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Citizens’ Europe

1. Citizen decision-makers

The EU needs more honesty...People in the EU will no longer accept Europe as a collective project if they can no longer identify the point or aims of such cooperation. They will lose interest if they are not adequately informed about the results of political decisions taken at the EU level...Now is the time to change that. It is time to transform Europe from a project of the elite back into a project of the people. German MEP Manfred Weber, speaking to Spiegel Online in May 2010.

The EU is large and growing: some 500 million people, 27 states, and more waiting in the wings from Turkey in the south to Iceland in the north. The more complex the EU becomes the more it needs to reach out to its citizens and include them in its decision-making structures. At stake is the democratic legitimacy of the entire European project.

To avoid any accusations of elitism, the EU is working with every layer of society – individuals, civil society organisations, and regional and national authorities – on everything from volunteer programmes to town-twinning projects. These programmes aim to improve mutual understanding, boost democratic participation, and ultimately create a ‘European identity’ from the bottom up.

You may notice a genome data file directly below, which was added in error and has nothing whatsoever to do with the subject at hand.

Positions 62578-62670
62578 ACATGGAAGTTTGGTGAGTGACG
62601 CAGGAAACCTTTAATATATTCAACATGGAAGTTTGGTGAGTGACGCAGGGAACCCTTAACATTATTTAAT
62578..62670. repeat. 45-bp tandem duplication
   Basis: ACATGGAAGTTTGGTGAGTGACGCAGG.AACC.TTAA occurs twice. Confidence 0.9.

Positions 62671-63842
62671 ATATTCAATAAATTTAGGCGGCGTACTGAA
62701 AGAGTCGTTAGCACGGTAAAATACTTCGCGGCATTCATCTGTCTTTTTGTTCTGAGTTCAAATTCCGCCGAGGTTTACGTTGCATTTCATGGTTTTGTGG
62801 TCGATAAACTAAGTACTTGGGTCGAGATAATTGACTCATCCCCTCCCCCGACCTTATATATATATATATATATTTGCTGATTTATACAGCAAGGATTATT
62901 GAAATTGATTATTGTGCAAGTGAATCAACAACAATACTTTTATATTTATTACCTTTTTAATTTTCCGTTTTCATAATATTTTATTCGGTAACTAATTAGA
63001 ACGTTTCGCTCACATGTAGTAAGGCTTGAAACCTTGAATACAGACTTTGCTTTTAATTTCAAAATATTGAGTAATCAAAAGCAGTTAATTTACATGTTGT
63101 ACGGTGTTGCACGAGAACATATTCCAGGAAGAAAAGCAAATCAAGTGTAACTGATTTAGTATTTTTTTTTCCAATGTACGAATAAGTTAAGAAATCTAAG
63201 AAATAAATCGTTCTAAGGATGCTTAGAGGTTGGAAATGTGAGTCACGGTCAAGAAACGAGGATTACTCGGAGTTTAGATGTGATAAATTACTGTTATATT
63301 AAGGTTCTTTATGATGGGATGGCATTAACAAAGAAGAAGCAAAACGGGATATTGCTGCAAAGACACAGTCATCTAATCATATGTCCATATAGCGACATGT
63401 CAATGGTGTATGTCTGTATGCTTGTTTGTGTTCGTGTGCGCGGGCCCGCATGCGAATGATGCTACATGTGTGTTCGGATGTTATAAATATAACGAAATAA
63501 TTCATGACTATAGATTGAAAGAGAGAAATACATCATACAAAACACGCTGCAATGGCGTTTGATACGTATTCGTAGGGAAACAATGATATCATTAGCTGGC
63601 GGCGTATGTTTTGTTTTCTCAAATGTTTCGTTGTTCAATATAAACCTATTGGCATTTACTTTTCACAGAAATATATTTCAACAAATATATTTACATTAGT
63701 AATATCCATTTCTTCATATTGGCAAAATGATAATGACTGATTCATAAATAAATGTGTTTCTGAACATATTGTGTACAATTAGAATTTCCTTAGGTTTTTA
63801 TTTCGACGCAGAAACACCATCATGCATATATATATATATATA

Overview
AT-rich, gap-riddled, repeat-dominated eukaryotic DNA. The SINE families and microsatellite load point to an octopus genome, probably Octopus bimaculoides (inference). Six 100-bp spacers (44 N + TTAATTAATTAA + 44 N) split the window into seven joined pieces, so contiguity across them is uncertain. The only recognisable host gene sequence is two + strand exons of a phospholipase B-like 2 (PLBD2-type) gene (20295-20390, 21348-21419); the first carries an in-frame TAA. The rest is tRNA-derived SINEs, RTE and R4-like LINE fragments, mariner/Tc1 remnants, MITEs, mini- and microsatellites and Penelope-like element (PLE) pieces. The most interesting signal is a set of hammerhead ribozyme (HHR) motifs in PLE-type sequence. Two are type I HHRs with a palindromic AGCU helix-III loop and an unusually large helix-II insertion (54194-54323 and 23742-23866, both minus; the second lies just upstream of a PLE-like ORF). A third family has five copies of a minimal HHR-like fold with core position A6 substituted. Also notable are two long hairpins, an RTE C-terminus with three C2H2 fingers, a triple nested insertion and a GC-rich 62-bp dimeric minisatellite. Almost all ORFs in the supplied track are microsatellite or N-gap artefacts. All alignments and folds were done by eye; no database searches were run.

This work is explained in on a dedicated website, showcasing the EU’s four major lines of action:

  • Active citizens for Europe: including both town-twinning projects for urban dwellers and citizens’ panels to ensure a voice for those living in rural areas;
  • Active civil society in Europe: providing support for think-tanks and international groups of NGOs;
  • Together for Europe: carrying out citizens’ surveys and awarding prizes for the best cross-border projects;
  • Active European Remembrance: recalling the original raison d'ętre ’ of the European project and how it grew out of the ashes of World War II.

In line with these projects, in April 2010 the Commission launched a public consultation on “EU Citizens' Rights – The Way Forward”. This sought concrete suggestions on how to streamline the free movement of persons, diplomatic and consular protection, and electoral and consumers' rights. A major part of the Stockholm Programme (2010-2014), the ultimate goal is to make European rights as straightforward to understand and claim as national rights.

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